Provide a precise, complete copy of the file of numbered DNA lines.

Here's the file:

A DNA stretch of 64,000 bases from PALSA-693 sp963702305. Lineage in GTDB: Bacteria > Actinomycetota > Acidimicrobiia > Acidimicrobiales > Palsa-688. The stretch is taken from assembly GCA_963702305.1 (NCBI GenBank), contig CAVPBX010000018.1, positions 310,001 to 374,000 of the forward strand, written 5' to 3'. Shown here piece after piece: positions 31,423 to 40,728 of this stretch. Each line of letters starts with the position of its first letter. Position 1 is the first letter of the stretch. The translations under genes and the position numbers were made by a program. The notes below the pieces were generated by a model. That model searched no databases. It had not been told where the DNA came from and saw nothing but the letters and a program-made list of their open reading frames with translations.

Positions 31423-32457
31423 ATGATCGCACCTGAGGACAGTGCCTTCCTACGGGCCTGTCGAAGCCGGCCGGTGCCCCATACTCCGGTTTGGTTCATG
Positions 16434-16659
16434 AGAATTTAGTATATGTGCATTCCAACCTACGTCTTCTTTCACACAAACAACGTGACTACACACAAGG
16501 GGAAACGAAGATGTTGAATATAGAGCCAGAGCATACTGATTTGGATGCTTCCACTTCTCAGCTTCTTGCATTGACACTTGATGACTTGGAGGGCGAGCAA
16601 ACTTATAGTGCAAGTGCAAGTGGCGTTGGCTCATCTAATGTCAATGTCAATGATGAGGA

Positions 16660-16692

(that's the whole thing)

A DNA stretch of 64,000 bases from PALSA-693 sp963702305. Lineage in GTDB: Bacteria > Actinomycetota > Acidimicrobiia > Acidimicrobiales > Palsa-688. The stretch is taken from assembly GCA_963702305.1 (NCBI GenBank), contig CAVPBX010000018.1, positions 310,001 to 374,000 of the forward strand, written 5' to 3'. Shown here piece after piece: positions 31,423 to 40,728 of this stretch. Each line of letters starts with the position of its first letter. Position 1 is the first letter of the stretch. The translations under genes and the position numbers were made by a program. The notes below the pieces were generated by a model. That model searched no databases. It had not been told where the DNA came from and saw nothing but the letters and a program-made list of their open reading frames with translations.

Positions 31423-32457
31423 ATGATCGCACCTGAGGACAGTGCCTTCCTACGGGCCTGTCGAAGCCGGCCGGTGCCCCATACTCCGGTTTGGTTCATG
Positions 16434-16659
16434 AGAATTTAGTATATGTGCATTCCAACCTACGTCTTCTTTCACACAAACAACGTGACTACACACAAGG
16501 GGAAACGAAGATGTTGAATATAGAGCCAGAGCATACTGATTTGGATGCTTCCACTTCTCAGCTTCTTGCATTGACACTTGATGACTTGGAGGGCGAGCAA
16601 ACTTATAGTGCAAGTGCAAGTGGCGTTGGCTCATCTAATGTCAATGTCAATGATGAGGA

Positions 16660-16692